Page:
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TR2011/50 Pumped Hydro Energy Storage (PHES) Using Abandoned Mine Pits on the Mesabi Iron Range, Minnesota — Final Report

by Donald R. Fosnacht
Mesabi Range Ore Mine NRRI-TR-2011-50
November, 2011

Due to the large size of the report, you may download a copy in sections:

TR201150.pdf, Part 1 (11,000 KB) TR201150.pdf, Part 2 (7,000 KB) TR201150.pdf, Part 3 (25,000 KB) TR201150.pdf, Part 4 (24,000 KB) TR201150.pdf, Part 5 (13,000 KB) TR201150.pdf, Part 6 (21,000 KB) TR201150.pdf, Part 7 (11,000 KB) TR201150.pdf, Part 8 (4,000 KB)

This project focuses on developing an energy storage capability within Minnesota that will enable a larger build-out of variable renewable generation sources. Currently, a significant challenge associated with the predominant renewable resource in our region (wind) is the variable and off-peak nature of the energy generated. This feature of some renewable generation systems can, unfortunately, cause:

  1. the need to build new fossil fuel generating facilities;
  2. operation of existing fossil fuel generating facilities at inefficient levels;
  3. transmission grid instability and unreliability; and
  4. higher electricity rates

Energy storage is key to overcoming these problems. Currently, the only viable means of storing energy on a large scale are through pumped hydro energy storage (PHES), compressed air storage systems or liquid sodium sulfide battery systems. Fortunately, Minnesota has a unique and largely untapped resource for PHES in the form of idled taconite mines on the Mesabi Iron Range. The goal of this research project was to determine the potential viability, environmental sustainability and societal benefits of PHES as a vital, enabling technology for wind turbine-based power generation. The intent of this research is to provide a clear roadmap for PHES development in Minnesota.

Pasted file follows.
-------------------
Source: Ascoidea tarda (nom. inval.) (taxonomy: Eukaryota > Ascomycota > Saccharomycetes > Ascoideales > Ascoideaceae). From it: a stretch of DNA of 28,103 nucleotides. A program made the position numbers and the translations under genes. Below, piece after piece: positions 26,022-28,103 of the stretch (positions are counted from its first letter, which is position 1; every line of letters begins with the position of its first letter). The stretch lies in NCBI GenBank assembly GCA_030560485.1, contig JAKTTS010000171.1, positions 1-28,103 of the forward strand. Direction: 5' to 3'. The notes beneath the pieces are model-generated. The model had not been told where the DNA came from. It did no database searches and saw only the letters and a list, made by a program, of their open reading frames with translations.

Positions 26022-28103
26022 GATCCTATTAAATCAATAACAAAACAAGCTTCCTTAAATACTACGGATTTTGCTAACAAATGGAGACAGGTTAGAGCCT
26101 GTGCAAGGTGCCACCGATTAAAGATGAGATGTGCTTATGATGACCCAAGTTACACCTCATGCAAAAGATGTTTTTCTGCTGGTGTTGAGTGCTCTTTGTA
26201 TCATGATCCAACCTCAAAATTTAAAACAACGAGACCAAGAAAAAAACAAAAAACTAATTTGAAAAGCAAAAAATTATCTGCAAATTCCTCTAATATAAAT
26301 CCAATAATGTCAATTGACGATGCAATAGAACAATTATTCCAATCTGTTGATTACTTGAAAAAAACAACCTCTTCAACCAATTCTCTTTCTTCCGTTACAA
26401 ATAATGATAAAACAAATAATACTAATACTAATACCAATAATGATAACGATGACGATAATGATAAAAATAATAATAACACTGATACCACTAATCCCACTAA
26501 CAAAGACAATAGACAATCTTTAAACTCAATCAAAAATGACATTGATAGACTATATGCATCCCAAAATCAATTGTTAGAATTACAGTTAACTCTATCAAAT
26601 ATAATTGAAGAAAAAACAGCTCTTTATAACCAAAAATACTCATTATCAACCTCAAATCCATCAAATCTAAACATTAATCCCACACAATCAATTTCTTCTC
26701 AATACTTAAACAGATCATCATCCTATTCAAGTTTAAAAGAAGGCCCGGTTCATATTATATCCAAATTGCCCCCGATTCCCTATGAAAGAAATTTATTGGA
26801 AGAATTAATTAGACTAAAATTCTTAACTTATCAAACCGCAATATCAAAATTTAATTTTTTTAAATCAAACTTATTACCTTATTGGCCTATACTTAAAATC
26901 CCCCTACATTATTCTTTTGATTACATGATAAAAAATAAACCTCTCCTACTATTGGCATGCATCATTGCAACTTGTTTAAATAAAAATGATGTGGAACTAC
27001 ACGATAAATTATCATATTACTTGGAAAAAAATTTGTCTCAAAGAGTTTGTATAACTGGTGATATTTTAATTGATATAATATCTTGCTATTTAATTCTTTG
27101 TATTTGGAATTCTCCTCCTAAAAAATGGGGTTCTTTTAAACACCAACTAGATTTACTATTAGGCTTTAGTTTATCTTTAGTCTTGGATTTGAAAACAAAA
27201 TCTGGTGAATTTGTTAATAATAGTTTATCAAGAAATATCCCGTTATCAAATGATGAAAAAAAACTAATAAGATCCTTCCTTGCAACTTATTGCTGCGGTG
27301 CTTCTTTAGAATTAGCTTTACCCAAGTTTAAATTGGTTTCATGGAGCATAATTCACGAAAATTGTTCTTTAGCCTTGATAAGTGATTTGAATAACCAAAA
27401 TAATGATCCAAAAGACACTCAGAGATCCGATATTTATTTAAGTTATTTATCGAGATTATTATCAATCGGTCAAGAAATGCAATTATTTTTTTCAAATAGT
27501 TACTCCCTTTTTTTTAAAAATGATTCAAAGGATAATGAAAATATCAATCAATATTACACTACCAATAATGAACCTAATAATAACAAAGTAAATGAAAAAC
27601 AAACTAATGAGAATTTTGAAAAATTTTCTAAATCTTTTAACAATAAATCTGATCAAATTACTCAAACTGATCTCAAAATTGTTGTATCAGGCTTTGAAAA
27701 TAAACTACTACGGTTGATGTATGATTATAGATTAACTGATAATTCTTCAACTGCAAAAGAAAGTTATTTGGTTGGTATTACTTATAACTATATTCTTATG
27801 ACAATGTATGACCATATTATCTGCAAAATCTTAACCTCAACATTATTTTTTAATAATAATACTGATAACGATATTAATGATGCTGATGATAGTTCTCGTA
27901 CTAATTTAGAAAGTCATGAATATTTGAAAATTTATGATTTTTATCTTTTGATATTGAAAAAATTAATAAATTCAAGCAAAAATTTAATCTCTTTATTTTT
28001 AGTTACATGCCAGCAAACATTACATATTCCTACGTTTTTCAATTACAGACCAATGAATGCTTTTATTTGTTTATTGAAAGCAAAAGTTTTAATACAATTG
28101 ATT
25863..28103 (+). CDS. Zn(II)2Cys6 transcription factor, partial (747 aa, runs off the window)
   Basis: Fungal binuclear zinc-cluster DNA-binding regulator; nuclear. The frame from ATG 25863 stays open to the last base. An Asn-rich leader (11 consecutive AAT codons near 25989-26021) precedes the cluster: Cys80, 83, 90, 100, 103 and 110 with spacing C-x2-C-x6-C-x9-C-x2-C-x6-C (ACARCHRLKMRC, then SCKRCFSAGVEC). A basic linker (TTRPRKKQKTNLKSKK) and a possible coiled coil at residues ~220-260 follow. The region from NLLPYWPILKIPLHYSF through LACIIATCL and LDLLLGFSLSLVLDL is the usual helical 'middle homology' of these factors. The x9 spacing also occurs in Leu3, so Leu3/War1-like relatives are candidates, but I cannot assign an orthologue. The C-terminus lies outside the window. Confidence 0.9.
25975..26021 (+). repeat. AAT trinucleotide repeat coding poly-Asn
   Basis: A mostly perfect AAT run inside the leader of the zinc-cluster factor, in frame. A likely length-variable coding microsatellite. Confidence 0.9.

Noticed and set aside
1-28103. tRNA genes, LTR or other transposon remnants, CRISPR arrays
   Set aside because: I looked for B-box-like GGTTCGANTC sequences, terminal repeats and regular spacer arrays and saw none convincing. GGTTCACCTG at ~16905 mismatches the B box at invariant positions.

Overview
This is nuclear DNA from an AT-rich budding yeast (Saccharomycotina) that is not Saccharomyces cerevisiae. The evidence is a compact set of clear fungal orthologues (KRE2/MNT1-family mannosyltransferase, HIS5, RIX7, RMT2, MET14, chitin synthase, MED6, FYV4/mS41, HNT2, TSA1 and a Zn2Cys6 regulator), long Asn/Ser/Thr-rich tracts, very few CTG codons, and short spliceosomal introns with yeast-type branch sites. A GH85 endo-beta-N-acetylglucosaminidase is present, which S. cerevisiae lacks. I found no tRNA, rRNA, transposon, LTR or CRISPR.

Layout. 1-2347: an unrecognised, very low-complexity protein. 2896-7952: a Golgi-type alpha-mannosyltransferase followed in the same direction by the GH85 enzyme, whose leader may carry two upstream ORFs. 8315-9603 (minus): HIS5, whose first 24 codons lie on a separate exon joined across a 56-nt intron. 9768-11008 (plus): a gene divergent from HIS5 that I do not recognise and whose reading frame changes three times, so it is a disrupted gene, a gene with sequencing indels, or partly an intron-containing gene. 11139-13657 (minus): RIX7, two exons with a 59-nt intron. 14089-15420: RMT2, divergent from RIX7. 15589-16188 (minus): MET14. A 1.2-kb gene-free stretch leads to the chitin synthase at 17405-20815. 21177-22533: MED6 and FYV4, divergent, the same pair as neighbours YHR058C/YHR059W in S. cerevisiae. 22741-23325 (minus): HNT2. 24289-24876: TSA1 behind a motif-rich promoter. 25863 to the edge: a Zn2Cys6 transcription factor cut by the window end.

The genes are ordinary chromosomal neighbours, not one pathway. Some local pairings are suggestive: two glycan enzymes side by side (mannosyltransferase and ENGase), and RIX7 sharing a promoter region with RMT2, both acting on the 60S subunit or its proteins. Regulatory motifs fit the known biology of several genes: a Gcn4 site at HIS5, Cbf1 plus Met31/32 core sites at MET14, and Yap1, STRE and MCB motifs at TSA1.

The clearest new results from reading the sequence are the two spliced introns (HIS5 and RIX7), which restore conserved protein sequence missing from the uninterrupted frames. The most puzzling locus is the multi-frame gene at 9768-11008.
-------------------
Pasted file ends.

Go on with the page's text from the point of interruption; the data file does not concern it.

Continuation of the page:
The project is multifaceted and draws resources across the University System and from key industrial partners: Great River Energy and Minnesota Power. The results from the project provide vital information to decision makers on the potential of PHES and give guidance on how the technology can be implemented using the unique assets of the Minnesota Iron Range so that renewable mandates and green house gas reduction can be effectively accomplished.

The results show that the topography and water resources exist at various sites that could allow a 100 to 200 MW facility to be constructed if the overall economic, mineral rights, and environmental issues associated with a given site can be properly managed. The report delves into the possibilities and outlines selection criteria that can be used for site selection. Other information is developed to compare the potential economic impact of implementation of the project within the constraints of the factors that can be monetized using the current policy environment. Finally, potential life cycle, regulatory, environmental, and permitting issues that are associated with implementation of the concept are discussed.